Written by Caroline Bell
[This article first appeared in Briefings for Britain. We republish with kind permission.]
A president on the ropes
Emmanuel Macron seems to delight these days in bashing AstraZeneca (and by extension, the United Kingdom) in order to divert French ire from his lamentable mismanagement of the coronavirus pandemic. Facing a third wave which is getting rapidly out of control, and resisting clinicians’ calls for a complete lockdown to stem the rise in cases, he is now pinning his hopes (and possibly his political salvation) on a massive vaccination rollout and the arrival of warmer weather to keep coronavirus under control.
On the offensive
At last week’s European summit, he was on the offensive again, fully supporting the EU’s ban on vaccine exports, declaring that countries with better vaccination rates (the UK, obviously) “cannot be allowed to get ahead on the backs of Europeans”. Vaccination against Covid is a battle, he declared, “a battle which Europe must win”. And if you are fighting a battle, it always helps to identify the enemy. In this case, AstraZeneca, an Anglo-Swedish company which has delivered at cost a vaccine invented in Oxford and developed with British taxpayers’ money. AstraZeneca would not be allowed to fulfil its legally binding contract with the British government from its factories in the EU until it had delivered millions of doses for the EU, under a later contract which promised nothing beyond “best endeavours”. It is largely due to problems with production at its plants in the EU that AstraZeneca’s best endeavours have fallen short. The European Commission insists that the company cannot produce doses for the EU at any of its plants outside the EU except those in the UK, which, naturally, are delivering on the contract AstraZeneca signed months earlier with the British government.
Saving money, not lives
The EU has been on the back foot throughout the pandemic. It bought vaccines late and bought them as cheaply as possible. French Europe Minister Clément Beaune crowed last autumn that the UK was paying three times more to vaccinate its population than France (the implications of this boast are quite repulsive and seemingly lost on M. Beaune). The EU forced production to be restricted to EU factories in order to accrue advantages to the Single Market. Its ponderous penny-pinching protectionism is the root cause of its current vaccine shortfall. European politicians compounded the Commission’s mistakes by irresponsible (indeed slanderous) statements about the efficacy of the AstraZeneca vaccine and by suspending vaccinations on the basis of fake news. All this, it seems, to cover up their inability to develop and execute a mass vaccination programme to protect their citizens. It is failure on an epic scale which will, alas, be a personal tragedy for many.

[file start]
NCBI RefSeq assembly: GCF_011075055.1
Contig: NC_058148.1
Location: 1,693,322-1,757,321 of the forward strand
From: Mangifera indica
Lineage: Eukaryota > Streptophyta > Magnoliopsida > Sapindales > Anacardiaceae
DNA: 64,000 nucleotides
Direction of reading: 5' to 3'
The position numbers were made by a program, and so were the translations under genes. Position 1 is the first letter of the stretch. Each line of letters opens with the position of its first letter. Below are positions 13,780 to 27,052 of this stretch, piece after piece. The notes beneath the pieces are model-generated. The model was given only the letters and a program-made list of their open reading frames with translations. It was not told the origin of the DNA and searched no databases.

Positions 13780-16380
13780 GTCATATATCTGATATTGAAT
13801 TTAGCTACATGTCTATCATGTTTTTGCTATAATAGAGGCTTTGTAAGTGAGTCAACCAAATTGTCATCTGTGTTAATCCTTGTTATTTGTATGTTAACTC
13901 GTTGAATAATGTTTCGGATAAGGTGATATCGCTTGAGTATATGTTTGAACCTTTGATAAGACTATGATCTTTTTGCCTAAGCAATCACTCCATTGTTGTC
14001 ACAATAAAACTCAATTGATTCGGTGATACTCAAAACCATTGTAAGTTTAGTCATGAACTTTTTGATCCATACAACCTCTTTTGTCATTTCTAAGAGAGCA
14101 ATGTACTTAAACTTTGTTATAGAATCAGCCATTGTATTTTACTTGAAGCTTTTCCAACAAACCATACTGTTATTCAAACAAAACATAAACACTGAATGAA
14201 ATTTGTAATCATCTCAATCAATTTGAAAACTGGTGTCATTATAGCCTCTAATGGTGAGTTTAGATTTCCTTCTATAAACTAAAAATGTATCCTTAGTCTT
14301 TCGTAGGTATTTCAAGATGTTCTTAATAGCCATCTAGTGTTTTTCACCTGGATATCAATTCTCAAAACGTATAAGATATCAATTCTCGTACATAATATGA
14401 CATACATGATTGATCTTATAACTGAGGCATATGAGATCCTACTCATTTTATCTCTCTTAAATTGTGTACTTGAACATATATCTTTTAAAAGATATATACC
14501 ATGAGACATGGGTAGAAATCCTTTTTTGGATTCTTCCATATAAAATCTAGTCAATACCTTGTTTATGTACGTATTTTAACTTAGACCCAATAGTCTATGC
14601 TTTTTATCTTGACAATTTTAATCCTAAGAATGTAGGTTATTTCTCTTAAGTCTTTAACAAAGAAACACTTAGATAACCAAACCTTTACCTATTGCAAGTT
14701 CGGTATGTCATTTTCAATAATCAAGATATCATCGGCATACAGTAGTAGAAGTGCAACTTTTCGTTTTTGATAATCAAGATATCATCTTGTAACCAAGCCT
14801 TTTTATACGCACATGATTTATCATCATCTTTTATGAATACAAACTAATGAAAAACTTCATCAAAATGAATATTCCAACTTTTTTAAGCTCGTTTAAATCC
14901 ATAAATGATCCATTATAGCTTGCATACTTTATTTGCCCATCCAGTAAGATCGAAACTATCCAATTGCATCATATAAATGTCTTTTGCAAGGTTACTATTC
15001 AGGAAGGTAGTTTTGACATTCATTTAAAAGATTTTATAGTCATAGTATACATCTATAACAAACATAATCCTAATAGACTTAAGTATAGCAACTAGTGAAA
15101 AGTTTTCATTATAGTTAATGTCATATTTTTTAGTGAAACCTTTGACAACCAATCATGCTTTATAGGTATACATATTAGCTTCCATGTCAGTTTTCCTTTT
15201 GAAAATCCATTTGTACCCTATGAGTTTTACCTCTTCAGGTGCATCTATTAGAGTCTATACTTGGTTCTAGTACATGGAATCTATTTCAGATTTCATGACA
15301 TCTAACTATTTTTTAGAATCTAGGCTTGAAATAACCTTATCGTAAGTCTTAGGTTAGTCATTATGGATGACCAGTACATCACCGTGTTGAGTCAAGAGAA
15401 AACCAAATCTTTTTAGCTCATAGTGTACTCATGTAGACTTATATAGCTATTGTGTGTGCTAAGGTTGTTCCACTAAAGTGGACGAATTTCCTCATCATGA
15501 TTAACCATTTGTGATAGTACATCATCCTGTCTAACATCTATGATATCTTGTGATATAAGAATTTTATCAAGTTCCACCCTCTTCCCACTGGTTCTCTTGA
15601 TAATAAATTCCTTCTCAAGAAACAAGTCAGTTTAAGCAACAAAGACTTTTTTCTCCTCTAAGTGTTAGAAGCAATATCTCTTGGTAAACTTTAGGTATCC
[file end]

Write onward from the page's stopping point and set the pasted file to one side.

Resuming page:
Turning a crisis into a catastrophe
The third wave is taking hold on the Continent, vaccination rollout is painfully slow, and a cheap and effective vaccine has been so discredited by EU leaders, foremost among them President Macron, that people are now refusing to take it.
Macron is keen to pin the blame for the virus firestorm about to engulf his presidency on a foreign pharmaceutical company, rather than on his refusal to listen to his scientific advisers and adoption of half measures which have done nothing to control the spread. He is up for re-election next year, the French economy is due to take another big coronavirus hit because of the botched vaccination programme (the EU as a whole is projected to lose €123 billion), and as he has positioned himself as the final arbiter on France’s pandemic response, the buck would normally be expected to stop with him. But the president, nicknamed le poudré by some critics (a reference to the powdered hair sported by French autocrats of the past), has no intention of not winning a second term.
L’état, c’est moi
In 2016, a year before his election, the bookshops of Paris were awash with a biography on Emmanuel Macron called The banker who wanted to be king. He was certainly channelling his inner Louis XIV (and possibly his inner Edith Piaf) after last week’s EU Council: “I can tell you that I have no mea culpa to make, no remorse, no failure to acknowledge.” In other words, je ne regrette rien.
Like the doomed French monarchy, it appears that Macron has learned nothing and forgotten nothing. He is incapable of learning from his mistakes – if you don’t admit to making them, you cannot. And he will never forget, nor forgive, Britain’s rejection of his beloved European Project, a version of the Carolingian empire where France would call the shots.
As well as staunchly supporting the EU’s vaccine export ban (of very dubious legality in international law), he has promised that not only will France become the epicentre for global vaccine production, with factories churning out life-saving vaccines to rescue the whole world through the Covax scheme (to which the UK contributes more than the entire EU27, by the way), but that all French citizens will be offered Covid vaccination by the summer.
But where are all the vaccines he has promised the French public going to come from?
[To be continued tomorrow in Part Two.]